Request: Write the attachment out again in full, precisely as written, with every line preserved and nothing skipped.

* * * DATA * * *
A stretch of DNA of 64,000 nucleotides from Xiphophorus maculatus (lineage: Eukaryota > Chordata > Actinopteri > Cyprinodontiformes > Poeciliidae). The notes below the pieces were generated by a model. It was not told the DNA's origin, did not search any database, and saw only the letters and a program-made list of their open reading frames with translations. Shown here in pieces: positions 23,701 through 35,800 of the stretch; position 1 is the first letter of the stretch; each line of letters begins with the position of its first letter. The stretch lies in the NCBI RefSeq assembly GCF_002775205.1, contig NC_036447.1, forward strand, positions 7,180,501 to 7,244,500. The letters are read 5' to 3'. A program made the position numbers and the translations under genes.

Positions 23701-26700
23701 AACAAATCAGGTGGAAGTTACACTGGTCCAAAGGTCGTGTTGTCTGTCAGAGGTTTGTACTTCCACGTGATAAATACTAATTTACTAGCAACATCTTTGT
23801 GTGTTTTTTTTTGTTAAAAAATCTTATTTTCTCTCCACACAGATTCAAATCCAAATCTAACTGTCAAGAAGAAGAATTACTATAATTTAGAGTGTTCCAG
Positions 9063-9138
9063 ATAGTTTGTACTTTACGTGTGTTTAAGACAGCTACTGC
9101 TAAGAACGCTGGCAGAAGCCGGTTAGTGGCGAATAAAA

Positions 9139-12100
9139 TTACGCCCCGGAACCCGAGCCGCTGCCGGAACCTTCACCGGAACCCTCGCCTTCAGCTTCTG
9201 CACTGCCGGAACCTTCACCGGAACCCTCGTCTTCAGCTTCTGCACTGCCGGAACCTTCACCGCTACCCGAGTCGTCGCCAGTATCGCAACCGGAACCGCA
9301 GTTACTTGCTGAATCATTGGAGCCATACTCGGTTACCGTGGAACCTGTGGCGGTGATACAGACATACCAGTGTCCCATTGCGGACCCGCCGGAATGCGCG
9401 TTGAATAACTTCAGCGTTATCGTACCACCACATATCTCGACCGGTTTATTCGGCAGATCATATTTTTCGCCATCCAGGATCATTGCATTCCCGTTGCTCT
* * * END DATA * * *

A stretch of DNA of 64,000 nucleotides from Xiphophorus maculatus (lineage: Eukaryota > Chordata > Actinopteri > Cyprinodontiformes > Poeciliidae). The notes below the pieces were generated by a model. It was not told the DNA's origin, did not search any database, and saw only the letters and a program-made list of their open reading frames with translations. Shown here in pieces: positions 23,701 through 35,800 of the stretch; position 1 is the first letter of the stretch; each line of letters begins with the position of its first letter. The stretch lies in the NCBI RefSeq assembly GCF_002775205.1, contig NC_036447.1, forward strand, positions 7,180,501 to 7,244,500. The letters are read 5' to 3'. A program made the position numbers and the translations under genes.

Positions 23701-26700
23701 AACAAATCAGGTGGAAGTTACACTGGTCCAAAGGTCGTGTTGTCTGTCAGAGGTTTGTACTTCCACGTGATAAATACTAATTTACTAGCAACATCTTTGT
23801 GTGTTTTTTTTTGTTAAAAAATCTTATTTTCTCTCCACACAGATTCAAATCCAAATCTAACTGTCAAGAAGAAGAATTACTATAATTTAGAGTGTTCCAG
Positions 9063-9138
9063 ATAGTTTGTACTTTACGTGTGTTTAAGACAGCTACTGC
9101 TAAGAACGCTGGCAGAAGCCGGTTAGTGGCGAATAAAA

Positions 9139-12100
9139 TTACGCCCCGGAACCCGAGCCGCTGCCGGAACCTTCACCGGAACCCTCGCCTTCAGCTTCTG
9201 CACTGCCGGAACCTTCACCGGAACCCTCGTCTTCAGCTTCTGCACTGCCGGAACCTTCACCGCTACCCGAGTCGTCGCCAGTATCGCAACCGGAACCGCA
9301 GTTACTTGCTGAATCATTGGAGCCATACTCGGTTACCGTGGAACCTGTGGCGGTGATACAGACATACCAGTGTCCCATTGCGGACCCGCCGGAATGCGCG
9401 TTGAATAACTTCAGCGTTATCGTACCACCACATATCTCGACCGGTTTATTCGGCAGATCATATTTTTCGCCATCCAGGATCATTGCATTCCCGTTGCTCT